A History of Royal Food and Feasting. Explore the history and making of butter : Butter. The History Dish: The Photographer’s Cheesecake « Four Pounds Flour. A cheesecake recipe for a 19th century Photographer.
The History College was one of the most difficult and demanding times of my life. I looked for small ways to escape the pressure, like ducking into Attenson’s Antiques on Coventry, a maze of rooms stuffed with treasures. In the back corner was a bookshelf used as a dumping ground for an ever-growing collection of photographs. Box after box, picked up at estate sales, ended up in this nook. If you’ve ever spent time sorting through thrift store images, you’ve certainly come across a type of photography known as albumen printing. Albumen is made of egg whites. The process was revolutionary and used for much of the second half of the 19th century, and even into the 20th. The Recipe In 1861, The British Journal of Photography suggested, to the amateur photographer, that he could use his excess egg yolks to make a cheese cake.
Beat (using an electric mixer, if you like) butter and sugar until light and fluffy. Learn To Cook: Making an Emulsion (for Salad Dressing, Mayonnaise, or Sauces) A Science Moment with Harold McGee: What is Alkalinity? Bakistry: The Science of Sweets. Science: Substituting Dried Herbs for Fresh. Science: How to Slice Steak and Make Cheap Cuts Tender (with Your Knife)
Science: A Closer Look at Gluten. Concept #48: Sugar Changes Texture (and Sweetness) Science: Why Young Cheese Melts Better Than Aged Cheese. Science: An Easier Way to Temper Chocolate. Science: Bubbles in Beverages (Explaining Carbonation) Joanne Chang: The Science of Sugar. Science: Crispy Fried Food Science: Crispy Fried Food Science: To Make a Better Pan Sauce, Break All the Rules. Science: To Make a Better Pan Sauce, Break All the Rules. Science: When to Add Salt During Cooking—and Why. Science: The Secrets of Cooking Rice — The Cause of Recipe Failure is Not What You Might Think. BAKING SODA BAKING POWDER. Baking Soda vs.
Baking Powder Summary Baking soda and/or baking powder are added to batters for leavening; i.e., in order to produce the gas that make cakes, muffins, and quick breads rise.Baking soda + liquid acid (in the recipe) ---> leaveningSingle-acting baking powder = baking soda + a dry acid. When the liquid ingredients are mixed with the dry ingredients you get leavening --OR-- when the product is heated you get leavening.Double-Acting baking powder = baking soda + 2 dry acids. When the liquid is added you get leavening --PLUS-- when the product is heated you get leavening. Contents Read the whole thing below in sequence or skip to: Baking soda is sodium bicarbonate (NaHCO3).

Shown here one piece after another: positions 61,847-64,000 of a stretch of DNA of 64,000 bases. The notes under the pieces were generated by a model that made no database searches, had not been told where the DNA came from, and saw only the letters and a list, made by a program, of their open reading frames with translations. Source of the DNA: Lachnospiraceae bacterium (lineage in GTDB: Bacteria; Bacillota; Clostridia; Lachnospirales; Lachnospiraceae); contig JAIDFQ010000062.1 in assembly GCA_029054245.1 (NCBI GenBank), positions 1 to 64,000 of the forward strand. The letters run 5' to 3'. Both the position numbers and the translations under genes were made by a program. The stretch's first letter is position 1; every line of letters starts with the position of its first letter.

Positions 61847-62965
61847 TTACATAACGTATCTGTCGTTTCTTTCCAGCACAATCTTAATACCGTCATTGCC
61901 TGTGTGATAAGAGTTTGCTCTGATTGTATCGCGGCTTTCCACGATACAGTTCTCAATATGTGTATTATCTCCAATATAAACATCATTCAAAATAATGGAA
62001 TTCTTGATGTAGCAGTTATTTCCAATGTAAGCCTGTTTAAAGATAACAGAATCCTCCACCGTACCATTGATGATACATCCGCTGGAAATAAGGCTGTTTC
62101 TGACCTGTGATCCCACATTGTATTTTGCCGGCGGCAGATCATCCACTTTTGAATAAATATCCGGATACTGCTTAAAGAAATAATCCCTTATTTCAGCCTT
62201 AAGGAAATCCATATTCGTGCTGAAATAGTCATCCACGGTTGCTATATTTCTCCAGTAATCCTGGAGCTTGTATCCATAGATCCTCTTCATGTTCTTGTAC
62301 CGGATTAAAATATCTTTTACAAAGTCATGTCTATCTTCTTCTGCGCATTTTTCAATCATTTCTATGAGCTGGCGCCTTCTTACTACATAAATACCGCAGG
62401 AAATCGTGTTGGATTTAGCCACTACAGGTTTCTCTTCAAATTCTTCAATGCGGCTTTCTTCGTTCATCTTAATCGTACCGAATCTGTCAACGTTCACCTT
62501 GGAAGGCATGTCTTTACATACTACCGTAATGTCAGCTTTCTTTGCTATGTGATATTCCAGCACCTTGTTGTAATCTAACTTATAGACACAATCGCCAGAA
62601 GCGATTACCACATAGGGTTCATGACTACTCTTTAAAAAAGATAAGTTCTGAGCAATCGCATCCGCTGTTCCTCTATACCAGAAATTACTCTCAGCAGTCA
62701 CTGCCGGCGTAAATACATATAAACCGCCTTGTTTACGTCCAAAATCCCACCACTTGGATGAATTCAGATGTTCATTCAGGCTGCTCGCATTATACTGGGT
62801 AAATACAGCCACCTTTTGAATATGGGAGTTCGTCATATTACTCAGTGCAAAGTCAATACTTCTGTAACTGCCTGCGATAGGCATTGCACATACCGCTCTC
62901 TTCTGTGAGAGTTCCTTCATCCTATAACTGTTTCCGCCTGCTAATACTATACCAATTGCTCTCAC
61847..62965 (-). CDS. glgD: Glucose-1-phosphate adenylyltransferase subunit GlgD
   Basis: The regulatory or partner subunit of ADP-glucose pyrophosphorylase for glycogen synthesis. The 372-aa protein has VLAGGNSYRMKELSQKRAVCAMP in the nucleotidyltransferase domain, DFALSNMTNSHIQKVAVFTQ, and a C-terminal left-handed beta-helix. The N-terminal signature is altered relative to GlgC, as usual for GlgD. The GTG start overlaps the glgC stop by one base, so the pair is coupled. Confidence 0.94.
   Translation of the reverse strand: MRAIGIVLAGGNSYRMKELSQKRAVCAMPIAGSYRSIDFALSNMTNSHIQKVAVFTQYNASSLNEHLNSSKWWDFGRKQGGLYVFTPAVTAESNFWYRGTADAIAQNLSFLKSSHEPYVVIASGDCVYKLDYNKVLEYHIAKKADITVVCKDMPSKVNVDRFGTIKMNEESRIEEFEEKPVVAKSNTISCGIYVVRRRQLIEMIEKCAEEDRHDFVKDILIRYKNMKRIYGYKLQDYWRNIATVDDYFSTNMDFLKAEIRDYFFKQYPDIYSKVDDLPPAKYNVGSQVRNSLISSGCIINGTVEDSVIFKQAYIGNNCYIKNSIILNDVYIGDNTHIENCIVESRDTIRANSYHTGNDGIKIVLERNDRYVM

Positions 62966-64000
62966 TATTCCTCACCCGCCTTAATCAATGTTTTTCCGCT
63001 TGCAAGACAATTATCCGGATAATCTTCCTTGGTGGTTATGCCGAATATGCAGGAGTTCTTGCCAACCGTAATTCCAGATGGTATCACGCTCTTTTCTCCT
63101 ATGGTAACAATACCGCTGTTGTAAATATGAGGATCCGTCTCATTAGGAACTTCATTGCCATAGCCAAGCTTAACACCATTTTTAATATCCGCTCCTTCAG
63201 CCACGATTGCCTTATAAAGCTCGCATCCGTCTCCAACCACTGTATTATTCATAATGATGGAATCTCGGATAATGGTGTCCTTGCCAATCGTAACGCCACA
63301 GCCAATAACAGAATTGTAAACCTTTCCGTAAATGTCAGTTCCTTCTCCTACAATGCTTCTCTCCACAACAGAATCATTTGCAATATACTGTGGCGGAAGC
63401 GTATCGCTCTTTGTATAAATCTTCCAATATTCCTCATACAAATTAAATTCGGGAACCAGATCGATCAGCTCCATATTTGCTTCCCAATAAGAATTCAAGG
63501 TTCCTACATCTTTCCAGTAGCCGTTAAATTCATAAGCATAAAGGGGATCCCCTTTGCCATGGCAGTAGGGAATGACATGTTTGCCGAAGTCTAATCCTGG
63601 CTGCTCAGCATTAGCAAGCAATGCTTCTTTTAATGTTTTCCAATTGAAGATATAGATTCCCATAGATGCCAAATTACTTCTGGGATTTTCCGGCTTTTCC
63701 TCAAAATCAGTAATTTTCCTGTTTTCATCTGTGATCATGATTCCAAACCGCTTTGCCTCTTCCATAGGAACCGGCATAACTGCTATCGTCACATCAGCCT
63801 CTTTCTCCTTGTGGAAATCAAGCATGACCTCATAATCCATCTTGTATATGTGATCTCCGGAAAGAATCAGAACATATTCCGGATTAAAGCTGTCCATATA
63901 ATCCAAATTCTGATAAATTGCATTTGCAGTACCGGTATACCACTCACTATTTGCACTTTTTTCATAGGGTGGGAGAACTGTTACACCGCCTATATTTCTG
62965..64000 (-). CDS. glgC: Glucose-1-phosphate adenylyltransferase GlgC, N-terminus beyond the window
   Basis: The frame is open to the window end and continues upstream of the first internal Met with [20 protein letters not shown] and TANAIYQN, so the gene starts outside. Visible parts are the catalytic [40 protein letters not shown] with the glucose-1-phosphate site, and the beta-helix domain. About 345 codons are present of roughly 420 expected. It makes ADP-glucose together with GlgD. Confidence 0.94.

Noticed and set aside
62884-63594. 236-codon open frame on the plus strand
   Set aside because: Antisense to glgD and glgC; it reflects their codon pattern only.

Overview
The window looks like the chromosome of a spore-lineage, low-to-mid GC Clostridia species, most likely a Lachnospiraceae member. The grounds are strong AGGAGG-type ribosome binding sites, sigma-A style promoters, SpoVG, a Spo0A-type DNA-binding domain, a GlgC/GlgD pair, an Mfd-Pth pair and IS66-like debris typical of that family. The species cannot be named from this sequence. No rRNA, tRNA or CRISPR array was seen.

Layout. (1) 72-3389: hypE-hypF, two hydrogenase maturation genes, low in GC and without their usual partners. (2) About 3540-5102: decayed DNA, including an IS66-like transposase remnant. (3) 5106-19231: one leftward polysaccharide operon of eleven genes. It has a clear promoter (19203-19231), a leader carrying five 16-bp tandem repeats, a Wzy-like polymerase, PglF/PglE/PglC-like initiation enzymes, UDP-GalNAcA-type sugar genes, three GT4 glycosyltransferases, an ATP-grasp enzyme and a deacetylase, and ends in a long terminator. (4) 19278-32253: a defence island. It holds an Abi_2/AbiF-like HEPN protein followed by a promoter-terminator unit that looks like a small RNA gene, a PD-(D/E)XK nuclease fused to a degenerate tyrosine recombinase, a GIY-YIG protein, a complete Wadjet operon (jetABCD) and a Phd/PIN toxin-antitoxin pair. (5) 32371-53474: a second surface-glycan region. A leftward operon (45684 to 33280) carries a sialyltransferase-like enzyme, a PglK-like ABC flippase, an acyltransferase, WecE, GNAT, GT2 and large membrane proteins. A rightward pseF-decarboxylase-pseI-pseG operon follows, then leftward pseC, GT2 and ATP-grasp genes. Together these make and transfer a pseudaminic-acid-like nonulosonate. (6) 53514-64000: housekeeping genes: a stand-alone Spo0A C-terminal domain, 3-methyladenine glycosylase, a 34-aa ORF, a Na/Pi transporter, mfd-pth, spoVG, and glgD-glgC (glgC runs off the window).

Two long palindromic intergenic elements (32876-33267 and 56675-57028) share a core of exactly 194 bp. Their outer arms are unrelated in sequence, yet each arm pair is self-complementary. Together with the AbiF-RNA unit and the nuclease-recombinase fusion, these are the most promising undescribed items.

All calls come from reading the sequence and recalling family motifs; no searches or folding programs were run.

When it is mixed with an acid liquid it releases the gas carbon dioxide (CO2): NaHCO3 + H+ -----> Na+ + H20 + CO2 (soda) (acid) (sodium) (water) (gas) Sure, you've seen this- when you mix baking soda with vinegar or lemon juice it fizzes. Science of Bread: Bread Science 101. From Chinese baozi to Armenian lavash, bread comes in thousands of forms.
What do they have in common? On the most basic level, they all involve cooking a mixture of milled grains and water. Imagine a continuum of breads, ranging from the thinnest flatbreads to the fluffiest brioche. Some are amazingly simple: Matzoh, for example, is nothing more than flour and water, baked until crisp. Raised breads, on the other hand, involve the complex interactions between flour and the leaveners that give them their porous, tender quality.
Leaveners come in two main forms: baking powder or soda and yeast. Baking powder or baking soda work quickly, relying on chemical reactions between acidic and alkaline compounds to produce the carbon dioxide necessary to inflate dough or batter (more on this later). Yeast, on the other hand, is a live, single-celled fungus. But leavening agents would just be bubbling brews without something to contain them. For more about bread science, check out these links!